Saturday, August 20, 2011

JI: Reconstructing Faith

The final chapter of Jesus, Interrupted asks the question, "Is faith possible despite the undeniable problems with the Bible?" In answering this, Ehrman takes a largely conciliatory stance toward Christianity—one that I for the most part disagree with, for a few reasons.

Ehrman starts out by saying that he can sympathize with those Christians who say that despite its various contradictions, forgeries and differing opinions, the Bible is still an inspired, divine book. In fact, this was Ehrman's own belief for many years: he became a liberal Christian before losing his faith entirely due to the problem of evil. He thinks that acknowledging the Bible's problems can lead to "a more intelligent and thoughtful faith."

It's certainly true that such a view would be more in line with reality than the demonstrably false view that the Bible is unified and error-free. But I think that the liberal Christian merely trades one kind of absurdity for another. Such people are forced to believe that an all-knowing, all-powerful ├╝berbeing who wants desperately for us to know and understand him... is a flat-out terrible communicator. If the Christian God exists, there is no question that he could have done a better job of getting his message across than he has with the Bible. Even if he didn't want to warp the free will of the biblical writers and translators by guiding their hands, he could simply have changed the copies after they were made. Is this is too demanding? When we're talking about a God who can perform any task effortlessly, I think not.

Ehrman also suggests that the Bible may still be useful to Christians as something they can apply to their daily lives (while taking into account its historical context). He says that for a long time the claims of Christianity "resonated with me extremely well." In particular, he admired the message behind Jesus' selfless sacrifice and found encouragement in the eventual triumph of life over death.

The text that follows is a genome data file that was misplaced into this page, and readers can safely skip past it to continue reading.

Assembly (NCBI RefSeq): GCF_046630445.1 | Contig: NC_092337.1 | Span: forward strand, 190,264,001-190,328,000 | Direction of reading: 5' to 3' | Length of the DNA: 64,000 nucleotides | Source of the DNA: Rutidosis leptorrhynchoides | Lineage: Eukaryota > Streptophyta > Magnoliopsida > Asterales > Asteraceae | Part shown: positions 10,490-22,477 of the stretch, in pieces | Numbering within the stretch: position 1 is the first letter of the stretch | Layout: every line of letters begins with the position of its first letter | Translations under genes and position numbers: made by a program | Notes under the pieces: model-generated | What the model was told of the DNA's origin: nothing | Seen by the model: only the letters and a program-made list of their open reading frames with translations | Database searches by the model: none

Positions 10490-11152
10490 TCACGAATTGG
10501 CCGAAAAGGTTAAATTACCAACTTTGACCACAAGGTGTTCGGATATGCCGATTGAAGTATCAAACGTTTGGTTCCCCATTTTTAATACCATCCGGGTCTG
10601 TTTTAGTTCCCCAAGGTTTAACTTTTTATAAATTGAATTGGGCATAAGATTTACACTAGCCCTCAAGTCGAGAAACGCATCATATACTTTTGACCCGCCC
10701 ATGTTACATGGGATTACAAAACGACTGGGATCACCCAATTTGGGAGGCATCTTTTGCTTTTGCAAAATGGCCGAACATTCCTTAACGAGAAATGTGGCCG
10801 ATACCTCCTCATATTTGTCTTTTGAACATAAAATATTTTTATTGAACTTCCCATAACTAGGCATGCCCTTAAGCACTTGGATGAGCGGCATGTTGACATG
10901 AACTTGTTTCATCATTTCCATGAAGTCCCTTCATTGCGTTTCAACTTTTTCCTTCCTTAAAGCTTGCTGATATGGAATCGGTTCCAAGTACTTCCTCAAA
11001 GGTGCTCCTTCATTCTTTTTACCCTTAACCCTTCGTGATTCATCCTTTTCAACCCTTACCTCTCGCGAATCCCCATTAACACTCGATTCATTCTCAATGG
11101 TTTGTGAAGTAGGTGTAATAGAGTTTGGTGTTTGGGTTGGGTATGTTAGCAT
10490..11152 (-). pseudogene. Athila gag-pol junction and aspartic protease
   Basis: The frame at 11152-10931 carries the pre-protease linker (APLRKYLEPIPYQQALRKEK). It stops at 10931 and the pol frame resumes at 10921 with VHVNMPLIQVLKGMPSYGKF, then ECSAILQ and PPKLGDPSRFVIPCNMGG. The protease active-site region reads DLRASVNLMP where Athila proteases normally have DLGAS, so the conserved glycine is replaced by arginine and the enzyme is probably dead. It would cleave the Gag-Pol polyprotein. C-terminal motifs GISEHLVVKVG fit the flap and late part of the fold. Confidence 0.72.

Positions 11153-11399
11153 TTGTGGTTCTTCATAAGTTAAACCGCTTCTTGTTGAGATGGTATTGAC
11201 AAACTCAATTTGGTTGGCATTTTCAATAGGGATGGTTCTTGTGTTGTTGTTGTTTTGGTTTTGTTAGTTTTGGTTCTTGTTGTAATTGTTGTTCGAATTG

There are two problems with this. One of these Ehrman acknowledges himself: much of the Christian message is reprehensible, from the mass killings of innocents in the Old Testament, to the denigration of women and homosexuals, to the idea of eternal punishment for the "crime" of unbelief. If liberal Christians are going to live by the Bible, they had better be very careful about which parts they choose. The second problem is that Ehrman never acknowledges that other belief systems may be superior. If we're only following the Bible for its message, why not look into Jainism, Buddhism or some form of humanism? Better yet, why not take the best elements from great thinkers and schools of thought across all of history? Once we decide to start cherry-picking, we might as well be thorough about it.

Ehrman goes on to emphasize the importance of the historical-critical method. In order to understand the Bible, it's imperative that we understand the culture and worldview of the authors. As an example, he mentions Jesus' ascension into heaven and his predicted return, coming down from the clouds. This makes perfect sense for writers of the time, who thought that heaven was literally a place above the sky, but no sense for educated modern readers who know that the vastness of space envelops the earth in all directions.

Or maybe this is how it works?
In his conclusion, Ehrman explains that studying the Bible is important whether it's true or not: it's vitally important within human history, it's revered among over 2 billion Christians worldwide, and it's massively misunderstood. And on this point, I completely agree. What's more, I believe that if all Christians took his advice, carefully and open-mindedly studying the Bible's errors and contentious history, Christianity as we know it would quickly vanish.

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